I have recently begun a new love affair.....with Hummus! One of our favorite new casual spots to eat in town features their homemade hummus and freshly baked, warm pita bread on their appetizer menu. So recently, I began my quest to try and replicate both.
Of all the recipes for hummus that I have tried recently, my favorite includes roasting the garlic cloves for a rich, mellow flavor.
When using olive oil to garnish your hummus, buy the best extra virgin olive oil you can afford!
When I first started making hummus, I was buying pita bread at the store. Tired of paying almost a dollar apiece for pita rounds, I quickly tried to research recipes for pita bread too!
Since I am a big fan of Artisan Bread in 5 Minutes, I decided to try making pitas with the 'Master Recipe' or boule. I had a batch already made in my refrigerator ( which I almost always have) so I was ready to rock and roll!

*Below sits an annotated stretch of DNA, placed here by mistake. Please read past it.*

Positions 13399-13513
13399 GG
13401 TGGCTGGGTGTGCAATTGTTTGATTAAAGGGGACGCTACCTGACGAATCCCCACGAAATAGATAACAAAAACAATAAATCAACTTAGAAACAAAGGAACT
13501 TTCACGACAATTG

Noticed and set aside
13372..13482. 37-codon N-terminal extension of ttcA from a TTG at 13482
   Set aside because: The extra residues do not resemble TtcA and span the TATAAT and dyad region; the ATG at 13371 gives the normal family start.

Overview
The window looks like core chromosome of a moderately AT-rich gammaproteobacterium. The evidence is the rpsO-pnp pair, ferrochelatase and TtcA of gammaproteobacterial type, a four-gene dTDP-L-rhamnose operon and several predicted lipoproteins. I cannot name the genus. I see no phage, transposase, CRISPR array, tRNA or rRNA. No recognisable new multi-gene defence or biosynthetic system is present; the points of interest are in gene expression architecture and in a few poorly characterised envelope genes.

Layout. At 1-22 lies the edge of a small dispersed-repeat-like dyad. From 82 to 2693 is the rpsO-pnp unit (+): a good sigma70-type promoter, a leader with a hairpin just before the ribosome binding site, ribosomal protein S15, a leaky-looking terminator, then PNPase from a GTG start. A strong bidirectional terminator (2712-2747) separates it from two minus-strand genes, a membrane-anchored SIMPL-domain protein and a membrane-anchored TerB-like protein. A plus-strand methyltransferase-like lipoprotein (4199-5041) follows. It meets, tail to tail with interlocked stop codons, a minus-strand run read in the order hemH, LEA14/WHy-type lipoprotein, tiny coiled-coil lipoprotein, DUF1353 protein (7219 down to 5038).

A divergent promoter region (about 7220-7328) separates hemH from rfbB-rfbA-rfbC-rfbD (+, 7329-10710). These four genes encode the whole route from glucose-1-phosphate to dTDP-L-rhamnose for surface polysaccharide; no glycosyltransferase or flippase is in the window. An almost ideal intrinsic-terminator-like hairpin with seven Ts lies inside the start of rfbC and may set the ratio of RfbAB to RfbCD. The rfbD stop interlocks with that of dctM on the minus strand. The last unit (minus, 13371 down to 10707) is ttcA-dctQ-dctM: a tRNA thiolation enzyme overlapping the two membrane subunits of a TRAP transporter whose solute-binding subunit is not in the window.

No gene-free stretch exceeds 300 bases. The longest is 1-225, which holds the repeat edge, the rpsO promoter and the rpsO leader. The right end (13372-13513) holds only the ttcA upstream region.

Having researched homemade pita on the Artisan Bread in 5 Minutes website , I read through all the comments and came across one that mentioned making the pitas in a covered, non-stick pan rather than in the oven. It worked like a charm for me!
I was able to make beautifully puffed pitas in no time at all! I cooked them in the pre-heated pan (over medium heat) with a cover, for about 2-3 minutes per side. The cover on the pan traps the steam to help them puff up. Another tip, wipe out the pan after making each pita, as the flour tends to burn.
Through trial and error, I found that if I rolled out the rounds of dough too thinly, they didn't poof up quite as well and I didn't get a nice 'pocket'. The pitas taste best the same day but are easily frozen for future use.
I hope you give homemade hummus and pitas a try!
The Master Recipe: Boule (Artisan Free-Form Loaf)
Note: You can make the Pita bread any time after mixing the batch of dough (recipe may be halved).
|From Artisan Bread in Five Minutes a Day
3 cups lukewarm water
1 1/2 tablespoons granulated yeast (2 packets)
1 1/2 tablespoons kosher salt or other coarse salt
6 1/2 cups unsifted, unbleached, all-purpose white flour, measured with the scoop-and-sweep method
Warm the water slightly: It should feel just a little warmer than body temperature, about 100 degrees F.